The Steelers’ rubber match this week against Baltimore — the teams split their regular season games — features two of the league’s best defensive backs in Polamalu, a six-time Pro Bowl pick, and the Ravens’ Ed Reed, who had an N.F.L.-leading eight interceptions in 10 games.

    Both are deserving candidates of the league’s defensive player of the year award, though, naturally, that is not the way Polamalu sees it. “I think I’d rather go with him,” Polamalu said, “given that he’s played in five games and has like 22 interceptions.”

    The quotation was pure Polamalu. If he is overstating someone’s abilities, you know he’s not talking about himself.

    Against the Ravens in the 2009 A.F.C. championship game, Polamalu stepped in front of a Joe Flacco pass intended for Derrick Mason and returned the ball 40 yards for the score that gave the Steelers a cushion at 23-14. Players from both teams — Harrison and the Ravens’ Terrell Suggs quickly come to mind — have been vocal about how deep the rancor runs in this rivalry.

    Polamalu said: “I don’t feel that way. There are things that are deeper than football rivalries to me.”

    Polamalu was asked if he wished he could use his pulpit to address subjects other than football. “I’d rather not talk at all, to be honest with you,” he said.

    Much has been made of Polamalu’s dual persona. Receiver Hines Ward described him Wednesday as “Clark Kent who goes into his phone booth on Sundays and comes out Superman.”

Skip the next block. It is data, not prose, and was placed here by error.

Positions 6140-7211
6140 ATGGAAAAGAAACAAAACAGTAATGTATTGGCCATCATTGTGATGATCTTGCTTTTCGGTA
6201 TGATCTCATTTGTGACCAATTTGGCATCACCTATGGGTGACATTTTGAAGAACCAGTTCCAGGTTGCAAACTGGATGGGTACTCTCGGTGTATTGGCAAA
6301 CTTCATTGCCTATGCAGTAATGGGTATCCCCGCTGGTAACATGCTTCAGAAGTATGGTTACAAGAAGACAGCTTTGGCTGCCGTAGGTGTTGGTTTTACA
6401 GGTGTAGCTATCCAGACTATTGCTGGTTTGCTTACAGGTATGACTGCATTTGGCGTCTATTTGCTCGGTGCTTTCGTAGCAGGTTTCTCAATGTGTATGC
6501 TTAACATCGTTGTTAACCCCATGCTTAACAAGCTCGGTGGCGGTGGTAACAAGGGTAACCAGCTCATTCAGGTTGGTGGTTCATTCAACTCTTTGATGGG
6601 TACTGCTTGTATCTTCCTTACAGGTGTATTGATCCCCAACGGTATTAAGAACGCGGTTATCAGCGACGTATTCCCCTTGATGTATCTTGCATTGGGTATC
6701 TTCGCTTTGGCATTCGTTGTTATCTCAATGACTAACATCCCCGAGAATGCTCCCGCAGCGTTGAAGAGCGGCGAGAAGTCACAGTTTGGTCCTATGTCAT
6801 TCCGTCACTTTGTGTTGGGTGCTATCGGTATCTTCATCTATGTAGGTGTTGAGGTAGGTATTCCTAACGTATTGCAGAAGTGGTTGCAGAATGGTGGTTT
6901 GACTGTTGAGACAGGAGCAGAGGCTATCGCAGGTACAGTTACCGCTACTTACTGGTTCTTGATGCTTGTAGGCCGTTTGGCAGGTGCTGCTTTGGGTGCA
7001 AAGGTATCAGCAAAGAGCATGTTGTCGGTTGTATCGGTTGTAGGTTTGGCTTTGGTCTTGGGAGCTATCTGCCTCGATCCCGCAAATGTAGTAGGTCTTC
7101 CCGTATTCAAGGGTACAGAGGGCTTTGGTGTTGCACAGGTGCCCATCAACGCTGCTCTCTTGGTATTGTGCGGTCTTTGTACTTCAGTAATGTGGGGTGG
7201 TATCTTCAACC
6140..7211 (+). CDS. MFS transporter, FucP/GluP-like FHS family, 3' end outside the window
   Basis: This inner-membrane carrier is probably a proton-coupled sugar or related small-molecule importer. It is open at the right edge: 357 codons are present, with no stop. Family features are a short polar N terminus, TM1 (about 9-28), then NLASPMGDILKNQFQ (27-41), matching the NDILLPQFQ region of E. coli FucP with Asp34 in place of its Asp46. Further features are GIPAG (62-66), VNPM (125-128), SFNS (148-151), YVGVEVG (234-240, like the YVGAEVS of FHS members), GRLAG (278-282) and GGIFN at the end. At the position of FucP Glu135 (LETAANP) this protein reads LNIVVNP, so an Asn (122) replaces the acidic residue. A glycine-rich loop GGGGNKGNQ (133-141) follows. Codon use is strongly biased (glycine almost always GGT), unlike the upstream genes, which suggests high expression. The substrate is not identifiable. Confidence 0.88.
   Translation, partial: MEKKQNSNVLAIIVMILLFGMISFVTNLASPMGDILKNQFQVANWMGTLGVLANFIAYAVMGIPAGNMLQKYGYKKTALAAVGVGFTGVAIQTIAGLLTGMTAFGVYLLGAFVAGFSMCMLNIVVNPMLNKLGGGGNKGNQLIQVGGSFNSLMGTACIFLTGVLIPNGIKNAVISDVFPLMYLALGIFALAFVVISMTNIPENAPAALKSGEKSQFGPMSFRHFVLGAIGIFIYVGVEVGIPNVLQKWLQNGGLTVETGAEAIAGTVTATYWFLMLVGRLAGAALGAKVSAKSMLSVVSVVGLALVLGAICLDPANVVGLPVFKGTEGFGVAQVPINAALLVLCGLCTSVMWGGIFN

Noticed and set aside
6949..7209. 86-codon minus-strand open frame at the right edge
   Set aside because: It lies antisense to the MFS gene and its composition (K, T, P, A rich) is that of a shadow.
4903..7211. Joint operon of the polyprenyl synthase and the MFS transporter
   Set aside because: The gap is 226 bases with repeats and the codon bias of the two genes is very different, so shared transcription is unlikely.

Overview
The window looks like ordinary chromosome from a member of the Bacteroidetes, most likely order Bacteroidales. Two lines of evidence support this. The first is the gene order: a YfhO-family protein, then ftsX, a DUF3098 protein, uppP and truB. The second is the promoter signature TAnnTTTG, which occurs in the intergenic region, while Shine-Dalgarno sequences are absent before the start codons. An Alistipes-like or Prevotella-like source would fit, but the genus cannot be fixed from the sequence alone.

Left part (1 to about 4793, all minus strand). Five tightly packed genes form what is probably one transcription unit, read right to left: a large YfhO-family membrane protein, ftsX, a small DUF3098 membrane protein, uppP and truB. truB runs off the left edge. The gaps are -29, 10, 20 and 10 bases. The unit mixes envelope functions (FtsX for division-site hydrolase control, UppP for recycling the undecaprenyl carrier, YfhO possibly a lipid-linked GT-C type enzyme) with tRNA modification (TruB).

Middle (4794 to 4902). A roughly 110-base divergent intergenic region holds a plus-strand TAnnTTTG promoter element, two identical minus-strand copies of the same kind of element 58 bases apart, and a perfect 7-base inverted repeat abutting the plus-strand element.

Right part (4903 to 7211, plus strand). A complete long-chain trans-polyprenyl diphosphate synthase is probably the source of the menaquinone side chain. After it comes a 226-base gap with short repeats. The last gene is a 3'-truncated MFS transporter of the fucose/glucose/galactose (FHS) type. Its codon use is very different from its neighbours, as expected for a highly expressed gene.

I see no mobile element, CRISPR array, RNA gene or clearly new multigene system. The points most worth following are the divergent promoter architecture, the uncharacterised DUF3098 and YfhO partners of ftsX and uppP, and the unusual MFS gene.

Off the field one sees the same dichotomy. Around the news media, Polamalu comes out of his shell and turns into the Jim Lehrer of the N.F.L. The least likely player to court the cameras is Polamalu, the Steelers’ most contemplative speaker.

    After the Cleveland game, Polamalu was the last player to leave the visiting locker room. He emptied the contents of his locker into a black knapsack, fingering some of the items as if seeing them for the first time.

    In the back of his locker was an 8-by-10 photo of Elder Ephraim with chin hair longer and fuller than the Rip Van Winkle beard that Steelers defensive end Brett Keisel has been growing all season. Polamalu slid the picture into a manila envelope, then carefully tucked it into his bag.

    He kissed the three-inch framed photos of the Virgin Mary and Jesus, then crossed himself, repeating the sequence several times before tucking them into his backpack.

    On his way out, Polamalu was stopped by a radio reporter. As a team official anxiously shouted into his cellphone, “Hold the Cranberry bus for Troy,” Polamalu serenely sat for a five-minute interview.

    “At times when we need a little guidance, he’s the guy we go to,” Harrison said, adding, “Troy’s a lot deeper than a lot of people who actually preach the word.”

    At the monastery in southern Arizona, the monks practice joyful mourning. Led by Polamalu, the Steelers engage daily in cheerful discomfort. They suffer together with the goal of celebrating as one on the first Sunday in February.